President Bush took a slap at Atty. Gen. John Ashcroft yesterday–after Ashcroft had done the right thing. It was not the President’s finest moment.
The question is this: Was Ashcroft right or wrong to release a set of memos, written by high-ranking officials in the Clinton Justice Department, which demonstrate those officials went to extraordinary lengths to prevent FBI agents monitoring suspected spies and terrorists from sharing information with U.S. attorneys?
President Bush says Ashcroft was wrong.
Yesterday, he went so far as to rebuke Ashcroft’s Justice Department while speaking with the highly partisan commission investigating the September 11, 2001, terrorist attacks. This allowed the Los Angeles Times, for example, to run a story with the headline: “Release of Terrorism Memos Angers Bush; The President Rebukes his Justice Department for Partisan Motives in Making Public Documents Related to a 9/11 Panel Member.”
Indeed, one of the commissioners sitting before the President when the President rebuked his own attorney general was Jamie Gorelick–who not only served as deputy attorney general in the Clinton Administration but also was the very author of the most important and controversial document that Ashcroft released.
Was the President sucking up to the commission at the expense of his most loyal Cabinet member? In his afternoon press briefing yesterday, White House Spokesman Scott McClellan provided all the data needed to answer that question.
After a reporter mentioned the documents released by the Justice Department, the following exchange ensued:
McClellan: “No, I understand. That’s what the Justice Department did; we were not involved in it. I think the President was disappointed about that.”
Question: “The President was disappointed in the Justice Department releasing those documents?”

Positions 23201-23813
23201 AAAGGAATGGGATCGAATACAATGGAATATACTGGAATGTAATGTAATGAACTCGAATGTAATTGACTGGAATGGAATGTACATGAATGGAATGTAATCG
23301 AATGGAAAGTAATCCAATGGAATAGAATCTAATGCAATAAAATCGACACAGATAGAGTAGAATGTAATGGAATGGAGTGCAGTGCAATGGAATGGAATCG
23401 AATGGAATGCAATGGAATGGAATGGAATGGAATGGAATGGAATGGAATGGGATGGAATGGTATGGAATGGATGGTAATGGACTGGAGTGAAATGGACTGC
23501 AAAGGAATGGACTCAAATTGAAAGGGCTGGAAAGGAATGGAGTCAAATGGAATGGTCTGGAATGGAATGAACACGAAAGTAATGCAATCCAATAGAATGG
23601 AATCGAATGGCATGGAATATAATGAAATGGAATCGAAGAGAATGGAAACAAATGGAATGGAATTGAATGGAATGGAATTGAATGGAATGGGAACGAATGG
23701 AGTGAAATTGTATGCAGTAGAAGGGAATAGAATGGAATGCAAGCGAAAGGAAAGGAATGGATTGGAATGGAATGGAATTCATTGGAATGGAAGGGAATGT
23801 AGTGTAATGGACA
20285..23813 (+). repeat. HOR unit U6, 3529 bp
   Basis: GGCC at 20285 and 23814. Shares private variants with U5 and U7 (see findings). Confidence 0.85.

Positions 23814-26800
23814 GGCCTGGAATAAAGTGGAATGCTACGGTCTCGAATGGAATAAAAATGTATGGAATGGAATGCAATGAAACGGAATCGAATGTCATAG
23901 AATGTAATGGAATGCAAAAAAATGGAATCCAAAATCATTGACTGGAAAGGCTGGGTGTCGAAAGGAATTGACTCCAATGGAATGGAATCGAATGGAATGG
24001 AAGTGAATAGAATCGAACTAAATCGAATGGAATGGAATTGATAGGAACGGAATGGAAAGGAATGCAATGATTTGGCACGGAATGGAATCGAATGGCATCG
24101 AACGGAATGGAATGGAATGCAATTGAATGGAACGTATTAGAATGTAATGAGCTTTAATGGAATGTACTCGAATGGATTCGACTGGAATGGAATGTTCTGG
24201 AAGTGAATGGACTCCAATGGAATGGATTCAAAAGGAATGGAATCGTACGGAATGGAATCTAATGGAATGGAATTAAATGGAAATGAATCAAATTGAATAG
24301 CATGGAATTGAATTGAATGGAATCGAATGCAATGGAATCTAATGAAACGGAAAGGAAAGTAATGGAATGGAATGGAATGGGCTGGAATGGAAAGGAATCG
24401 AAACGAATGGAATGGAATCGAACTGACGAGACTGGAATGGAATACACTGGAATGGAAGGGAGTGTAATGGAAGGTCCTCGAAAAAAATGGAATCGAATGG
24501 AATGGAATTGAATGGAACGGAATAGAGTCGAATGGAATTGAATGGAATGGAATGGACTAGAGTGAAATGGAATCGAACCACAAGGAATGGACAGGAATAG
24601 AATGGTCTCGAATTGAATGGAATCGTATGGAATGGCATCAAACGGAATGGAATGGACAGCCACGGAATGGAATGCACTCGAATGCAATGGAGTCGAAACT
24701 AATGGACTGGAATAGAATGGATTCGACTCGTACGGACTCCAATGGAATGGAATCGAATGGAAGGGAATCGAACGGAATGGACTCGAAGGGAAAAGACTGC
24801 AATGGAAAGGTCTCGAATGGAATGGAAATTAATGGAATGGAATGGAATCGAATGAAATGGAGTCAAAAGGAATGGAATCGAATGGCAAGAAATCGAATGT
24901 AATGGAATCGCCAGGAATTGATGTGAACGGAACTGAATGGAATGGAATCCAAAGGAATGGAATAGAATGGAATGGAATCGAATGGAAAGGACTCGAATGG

McClellan: “Putting that on their web site, yes.”
McClellan: “He actually expressed that to the commission as well.”
Question: “But did he talk to–”
Question: “How about to Ashcroft?
Question: “Yes, to General Ashcroft?”
McClellan: “I think it’s been communicated to the Justice Department.”
Question: “So why was he disappointed–”
McClellan: “Well, like I said, it’s what I said at the beginning. The President does not believe we ought to be pointing fingers during this time period. We ought to be working together to help the commission complete its work. This is very important work that they are doing that will help us in our efforts to carry out the President’s most solemn responsibility, which is to protect the American people.”
That’s not an answer. It’s the sort of thing the President might step in down at his Crawford ranch.
The commission’s job is to tell the American people what went wrong. It cannot do that unless it gets the facts. The memos produced by the Clinton Justice Department restricting communication about terrorists between the FBI and federal prosecutors are facts. They go directly to the question of what went wrong before September 11.
A government official in possession of them has only two choices: 1) Make them public, or 2) cover them up.
Is the President suggesting that Ashcroft should have covered them up so no one could accuse his administration of pointing a finger at the stupid policies of the Clinton Justice Department?
The President’s supporters did not elect him so his administration could cover up the idiocies of the Clinton Justice Department.
Beyond that there’s a basic property right at stake here: Who owns these memos?
Neither George Bush nor John Ashcroft nor Janet Reno nor Jamie Gorelick own documents produced by officials at the Justice Department or any other federal agency. We, the people, own them. Every one of them is produced at taxpayer expense.
No government official–not even the President of the United States–has a presumptive right to prevent the public from seeing its own property.
Only an extraordinary public interest can justify withholding a public document from public view. It can be justified (a) if releasing it would harm national security or public safety or (b) violate someone’s right to privacy (as in releasing a citizen’s tax return). The documents produced by the Reno Justice Department that were released by the Ashcroft Justice Department do not fall into either of these categories.
Reno and Gorelick, as public servants, had no expectation of privacy when they produced these memos. Their release actually enhances, rather than impairs, public safety and national security.
John Ashcroft had no moral or legal right to withhold them. If he is withholding others like them, President Bush should order him to release them immediately.
Their owners would like to see them.